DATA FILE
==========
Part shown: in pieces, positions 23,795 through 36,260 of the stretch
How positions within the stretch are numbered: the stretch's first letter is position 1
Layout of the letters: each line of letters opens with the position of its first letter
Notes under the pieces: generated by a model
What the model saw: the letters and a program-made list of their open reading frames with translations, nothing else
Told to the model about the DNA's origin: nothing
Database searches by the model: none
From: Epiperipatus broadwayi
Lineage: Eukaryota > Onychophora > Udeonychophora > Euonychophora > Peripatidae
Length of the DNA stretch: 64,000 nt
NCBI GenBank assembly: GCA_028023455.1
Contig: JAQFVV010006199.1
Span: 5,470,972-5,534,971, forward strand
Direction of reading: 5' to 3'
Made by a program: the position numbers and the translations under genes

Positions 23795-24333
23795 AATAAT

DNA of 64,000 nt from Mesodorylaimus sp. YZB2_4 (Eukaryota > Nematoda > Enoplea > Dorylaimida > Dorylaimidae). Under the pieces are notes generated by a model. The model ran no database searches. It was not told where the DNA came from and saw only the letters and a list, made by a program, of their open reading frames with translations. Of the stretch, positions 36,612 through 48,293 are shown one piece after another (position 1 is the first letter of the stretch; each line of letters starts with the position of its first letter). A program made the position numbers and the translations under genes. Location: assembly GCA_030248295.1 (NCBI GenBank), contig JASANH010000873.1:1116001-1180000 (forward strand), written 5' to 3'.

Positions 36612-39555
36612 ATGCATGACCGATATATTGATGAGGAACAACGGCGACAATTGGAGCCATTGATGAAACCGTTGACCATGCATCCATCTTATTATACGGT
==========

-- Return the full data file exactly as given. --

Part shown: in pieces, positions 23,795 through 36,260 of the stretch
How positions within the stretch are numbered: the stretch's first letter is position 1
Layout of the letters: each line of letters opens with the position of its first letter
Notes under the pieces: generated by a model
What the model saw: the letters and a program-made list of their open reading frames with translations, nothing else
Told to the model about the DNA's origin: nothing
Database searches by the model: none
From: Epiperipatus broadwayi
Lineage: Eukaryota > Onychophora > Udeonychophora > Euonychophora > Peripatidae
Length of the DNA stretch: 64,000 nt
NCBI GenBank assembly: GCA_028023455.1
Contig: JAQFVV010006199.1
Span: 5,470,972-5,534,971, forward strand
Direction of reading: 5' to 3'
Made by a program: the position numbers and the translations under genes

Positions 23795-24333
23795 AATAAT

DNA of 64,000 nt from Mesodorylaimus sp. YZB2_4 (Eukaryota > Nematoda > Enoplea > Dorylaimida > Dorylaimidae). Under the pieces are notes generated by a model. The model ran no database searches. It was not told where the DNA came from and saw only the letters and a list, made by a program, of their open reading frames with translations. Of the stretch, positions 36,612 through 48,293 are shown one piece after another (position 1 is the first letter of the stretch; each line of letters starts with the position of its first letter). A program made the position numbers and the translations under genes. Location: assembly GCA_030248295.1 (NCBI GenBank), contig JASANH010000873.1:1116001-1180000 (forward strand), written 5' to 3'.

Positions 36612-39555
36612 ATGCATGACCGATATATTGATGAGGAACAACGGCGACAATTGGAGCCATTGATGAAACCGTTGACCATGCATCCATCTTATTATACGGT